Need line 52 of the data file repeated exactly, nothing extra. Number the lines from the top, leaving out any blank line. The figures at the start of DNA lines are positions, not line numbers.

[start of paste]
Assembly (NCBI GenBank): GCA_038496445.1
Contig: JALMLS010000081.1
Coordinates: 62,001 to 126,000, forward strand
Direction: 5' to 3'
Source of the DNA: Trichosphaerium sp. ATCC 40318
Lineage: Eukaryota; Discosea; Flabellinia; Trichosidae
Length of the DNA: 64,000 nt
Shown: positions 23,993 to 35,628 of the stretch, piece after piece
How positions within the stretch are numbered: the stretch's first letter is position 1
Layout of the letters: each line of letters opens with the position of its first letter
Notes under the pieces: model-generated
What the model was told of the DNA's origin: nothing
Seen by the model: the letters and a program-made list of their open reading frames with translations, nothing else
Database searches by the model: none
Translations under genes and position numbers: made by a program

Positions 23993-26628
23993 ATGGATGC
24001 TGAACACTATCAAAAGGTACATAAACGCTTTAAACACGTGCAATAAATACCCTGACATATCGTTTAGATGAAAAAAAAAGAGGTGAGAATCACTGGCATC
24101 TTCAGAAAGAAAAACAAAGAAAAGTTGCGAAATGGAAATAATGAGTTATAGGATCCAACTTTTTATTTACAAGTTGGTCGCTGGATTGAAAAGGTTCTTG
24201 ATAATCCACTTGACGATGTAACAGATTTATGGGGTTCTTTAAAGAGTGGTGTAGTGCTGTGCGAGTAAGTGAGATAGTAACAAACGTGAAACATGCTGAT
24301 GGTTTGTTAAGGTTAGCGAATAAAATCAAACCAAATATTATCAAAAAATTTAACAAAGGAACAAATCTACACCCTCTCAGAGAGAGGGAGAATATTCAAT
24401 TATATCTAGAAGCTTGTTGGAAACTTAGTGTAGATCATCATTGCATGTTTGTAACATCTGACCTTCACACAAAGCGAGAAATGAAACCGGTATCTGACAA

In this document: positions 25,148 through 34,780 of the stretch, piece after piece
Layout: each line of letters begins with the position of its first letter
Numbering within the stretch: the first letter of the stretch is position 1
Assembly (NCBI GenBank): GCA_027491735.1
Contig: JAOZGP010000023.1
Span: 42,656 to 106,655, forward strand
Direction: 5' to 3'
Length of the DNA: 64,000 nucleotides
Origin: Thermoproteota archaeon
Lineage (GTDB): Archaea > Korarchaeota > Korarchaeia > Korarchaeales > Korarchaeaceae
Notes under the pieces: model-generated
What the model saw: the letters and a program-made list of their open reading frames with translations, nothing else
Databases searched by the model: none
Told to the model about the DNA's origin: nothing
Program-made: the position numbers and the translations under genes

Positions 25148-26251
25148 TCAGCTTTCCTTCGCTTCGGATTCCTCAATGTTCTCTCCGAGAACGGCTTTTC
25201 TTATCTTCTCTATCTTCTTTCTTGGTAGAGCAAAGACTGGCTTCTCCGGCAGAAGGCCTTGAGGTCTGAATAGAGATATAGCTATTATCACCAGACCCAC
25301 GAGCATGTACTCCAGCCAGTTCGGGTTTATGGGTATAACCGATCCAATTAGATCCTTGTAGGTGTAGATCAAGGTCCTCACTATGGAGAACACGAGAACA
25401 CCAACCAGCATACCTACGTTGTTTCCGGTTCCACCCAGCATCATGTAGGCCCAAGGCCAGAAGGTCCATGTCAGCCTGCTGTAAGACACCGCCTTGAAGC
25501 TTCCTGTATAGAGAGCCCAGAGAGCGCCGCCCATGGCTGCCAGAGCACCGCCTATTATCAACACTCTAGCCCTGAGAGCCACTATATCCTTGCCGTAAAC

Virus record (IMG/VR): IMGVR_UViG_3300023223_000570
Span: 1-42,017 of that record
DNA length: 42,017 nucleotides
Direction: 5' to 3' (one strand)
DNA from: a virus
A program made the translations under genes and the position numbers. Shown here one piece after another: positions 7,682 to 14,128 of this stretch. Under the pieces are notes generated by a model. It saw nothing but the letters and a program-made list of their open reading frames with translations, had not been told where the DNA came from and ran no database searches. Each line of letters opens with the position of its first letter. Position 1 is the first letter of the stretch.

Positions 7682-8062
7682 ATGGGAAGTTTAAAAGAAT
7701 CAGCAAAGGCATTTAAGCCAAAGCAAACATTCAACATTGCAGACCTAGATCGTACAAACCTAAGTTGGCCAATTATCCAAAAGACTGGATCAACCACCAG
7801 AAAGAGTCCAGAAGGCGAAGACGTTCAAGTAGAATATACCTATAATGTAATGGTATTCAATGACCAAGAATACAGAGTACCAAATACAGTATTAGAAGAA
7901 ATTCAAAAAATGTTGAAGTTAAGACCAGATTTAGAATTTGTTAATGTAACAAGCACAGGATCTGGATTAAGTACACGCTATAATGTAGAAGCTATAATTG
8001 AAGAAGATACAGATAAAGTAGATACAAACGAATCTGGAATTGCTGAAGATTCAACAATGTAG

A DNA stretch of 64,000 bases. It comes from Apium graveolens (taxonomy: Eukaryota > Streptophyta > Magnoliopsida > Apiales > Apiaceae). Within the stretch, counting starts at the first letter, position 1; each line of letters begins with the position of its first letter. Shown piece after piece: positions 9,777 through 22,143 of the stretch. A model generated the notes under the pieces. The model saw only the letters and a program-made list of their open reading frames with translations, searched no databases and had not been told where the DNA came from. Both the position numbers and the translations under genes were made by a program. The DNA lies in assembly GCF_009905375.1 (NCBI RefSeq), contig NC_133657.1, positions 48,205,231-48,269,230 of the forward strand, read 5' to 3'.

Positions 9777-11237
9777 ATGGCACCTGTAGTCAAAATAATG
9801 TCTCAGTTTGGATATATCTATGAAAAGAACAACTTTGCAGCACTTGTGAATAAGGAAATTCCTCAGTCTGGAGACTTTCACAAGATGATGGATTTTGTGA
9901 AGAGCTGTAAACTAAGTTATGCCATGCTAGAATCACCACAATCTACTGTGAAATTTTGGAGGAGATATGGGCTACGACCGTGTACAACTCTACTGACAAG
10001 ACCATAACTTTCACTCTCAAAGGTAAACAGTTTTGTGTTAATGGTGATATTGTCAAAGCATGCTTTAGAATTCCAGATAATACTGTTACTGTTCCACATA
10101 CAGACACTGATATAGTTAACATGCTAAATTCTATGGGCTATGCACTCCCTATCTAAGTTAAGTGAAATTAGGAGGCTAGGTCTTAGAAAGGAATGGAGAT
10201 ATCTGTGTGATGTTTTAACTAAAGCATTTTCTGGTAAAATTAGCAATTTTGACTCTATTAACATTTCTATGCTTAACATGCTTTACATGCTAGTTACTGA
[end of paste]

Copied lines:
7701 CAGCAAAGGCATTTAAGCCAAAGCAAACATTCAACATTGCAGACCTAGATCGTACAAACCTAAGTTGGCCAATTATCCAAAAGACTGGATCAACCACCAG